Let's see: There was the time I was 15 and, eying a career in broadcasting, did a Saturday ride-along with the local news team. The smirking, fratty 30-something male reporter told me a dirty joke; it ended with a punchline about a tiger and me laughing nervously. There was the middle-aged guy at the pool who would leer and talk at me the summer I was 16; his chest hair glistened in the sun, oily and fluffy as sheep wool. I giggled at him too.
Even further back, at 14, I remember the bald guy who walked up behind me on the sidewalk and slipped his hand under my shorts to cup my left ass cheek. I gasped and flushed hot with shame as if it had been my fault, which it had not. There was the swimming counselor at camp who described in excruciating detail other men's reactions to my 15-year-old body in a bathing suit. There was the aggressively smiley brunette scooper who asked me what I liked to do for fun every time she saw me, which was weekly because Ben & Jerry's was right by my therapist. To these last two, the swim counselor and the ice cream lesbian, I reacted with flat affect. I had no clue what they were doing.
Fuckweasels lived and breathed heavily and said disconcerting things, but we didn't quite know how to talk about them, and so we giggled, uncomfortable and angry and unable to explain how or why.
Innocence had little to do with my callowness. I was a careless teen slut, dumping my virginity on the bench seat of a Dodge Ram a few months into my sixteenth year, but carnal knowledge didn't translate to any kind of worldliness. The dudes I fucked were as wide-eyed as I. My hymen's breaking imparted no sudden understanding, no matter how many myths and fairytales suggested the opposite.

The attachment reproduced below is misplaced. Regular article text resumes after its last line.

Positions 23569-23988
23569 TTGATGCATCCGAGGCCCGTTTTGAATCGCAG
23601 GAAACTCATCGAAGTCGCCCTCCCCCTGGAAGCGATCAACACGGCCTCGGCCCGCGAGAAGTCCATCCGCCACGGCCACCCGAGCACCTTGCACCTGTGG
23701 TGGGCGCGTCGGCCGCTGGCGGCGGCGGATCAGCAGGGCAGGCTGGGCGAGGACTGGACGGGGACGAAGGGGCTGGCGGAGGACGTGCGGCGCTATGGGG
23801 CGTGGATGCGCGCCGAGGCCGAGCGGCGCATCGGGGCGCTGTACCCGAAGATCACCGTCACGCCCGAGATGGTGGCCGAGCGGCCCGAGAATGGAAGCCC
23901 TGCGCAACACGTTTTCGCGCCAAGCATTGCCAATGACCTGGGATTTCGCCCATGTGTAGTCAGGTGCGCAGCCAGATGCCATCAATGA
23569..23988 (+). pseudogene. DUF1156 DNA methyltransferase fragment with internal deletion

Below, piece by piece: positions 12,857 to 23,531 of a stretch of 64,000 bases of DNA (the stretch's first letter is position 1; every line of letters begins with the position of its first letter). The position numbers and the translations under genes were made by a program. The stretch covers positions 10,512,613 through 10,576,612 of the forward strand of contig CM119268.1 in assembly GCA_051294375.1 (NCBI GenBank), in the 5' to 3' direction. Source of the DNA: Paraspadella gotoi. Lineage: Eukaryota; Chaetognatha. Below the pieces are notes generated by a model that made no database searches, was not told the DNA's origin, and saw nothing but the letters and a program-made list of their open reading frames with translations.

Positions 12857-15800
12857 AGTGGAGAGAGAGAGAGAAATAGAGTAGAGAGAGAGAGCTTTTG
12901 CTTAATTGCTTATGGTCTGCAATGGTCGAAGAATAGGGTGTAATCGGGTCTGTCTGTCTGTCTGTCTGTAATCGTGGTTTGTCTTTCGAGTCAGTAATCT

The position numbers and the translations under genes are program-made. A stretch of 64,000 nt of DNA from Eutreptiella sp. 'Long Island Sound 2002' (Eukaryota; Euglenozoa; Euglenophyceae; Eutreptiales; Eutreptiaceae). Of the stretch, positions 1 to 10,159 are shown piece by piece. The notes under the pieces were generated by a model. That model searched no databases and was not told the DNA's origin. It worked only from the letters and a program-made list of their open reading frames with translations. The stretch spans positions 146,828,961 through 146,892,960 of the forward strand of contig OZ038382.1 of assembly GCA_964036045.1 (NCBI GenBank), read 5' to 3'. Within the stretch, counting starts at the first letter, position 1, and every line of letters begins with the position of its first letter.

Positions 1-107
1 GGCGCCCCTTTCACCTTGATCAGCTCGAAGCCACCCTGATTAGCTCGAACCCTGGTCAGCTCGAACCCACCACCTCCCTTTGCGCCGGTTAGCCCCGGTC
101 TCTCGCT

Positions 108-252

I had girlfriends, of course, but they knew as little as I did. Our shared cluelessness, crazed hormones, and upbringing in the Middle-of-Assfuck-Nowhere, Vermont, added up to bupkis, knowledge-wise. Part of the issue is that I came of age in the late 1970s—the idea of "sexual harassment" was born in 1975, and only in the last 40 years have the things that were always hanging in the air been assigned names. Four decades ago, there was no language for talking about the Great American Fuckweasel, that genus of human who preys upon young women. Fuckweasels lived and breathed heavily and said disconcerting things, but we didn't quite know how to talk about them, and so we giggled, uncomfortable and angry and unable to explain how or why. By "we," of course, I mean girls.
In 1979, I saw a movie that writ large my gawpishness and discomfort. It was Woody Allen's Manhattan, and it starred Mariel Hemingway, who was 17 when she made the film, just a year older than me. I even looked like her: We shared the same squoval face, the same high cheekbones, the same small eyes. Watching her in Woody Allen's film, I saw my own awkwardness, my own beauty, my own fragility, and my own inability to understand why men (and some women) morphed into fuckweasels in my presence.
I saw that clutch in Hemingway's heart when she shared the screen with Allen, which was all the time, as if her character, Tracy, didn't exist unless Allen's character, Isaac Davis, summoned her into existence. Tracy's apparitional existence, I suspect, is as telling as the fact that Tracy has no last name. To Allen, she's just a beautiful girl perched on the lintel of becoming a beautiful woman. Unlike Meryl Streep, who plays Allen's ex-wife in the film, Tracy poses no threat. She is all sugar and spice and willowy limbs. As befits a fantasy, she has no backstory.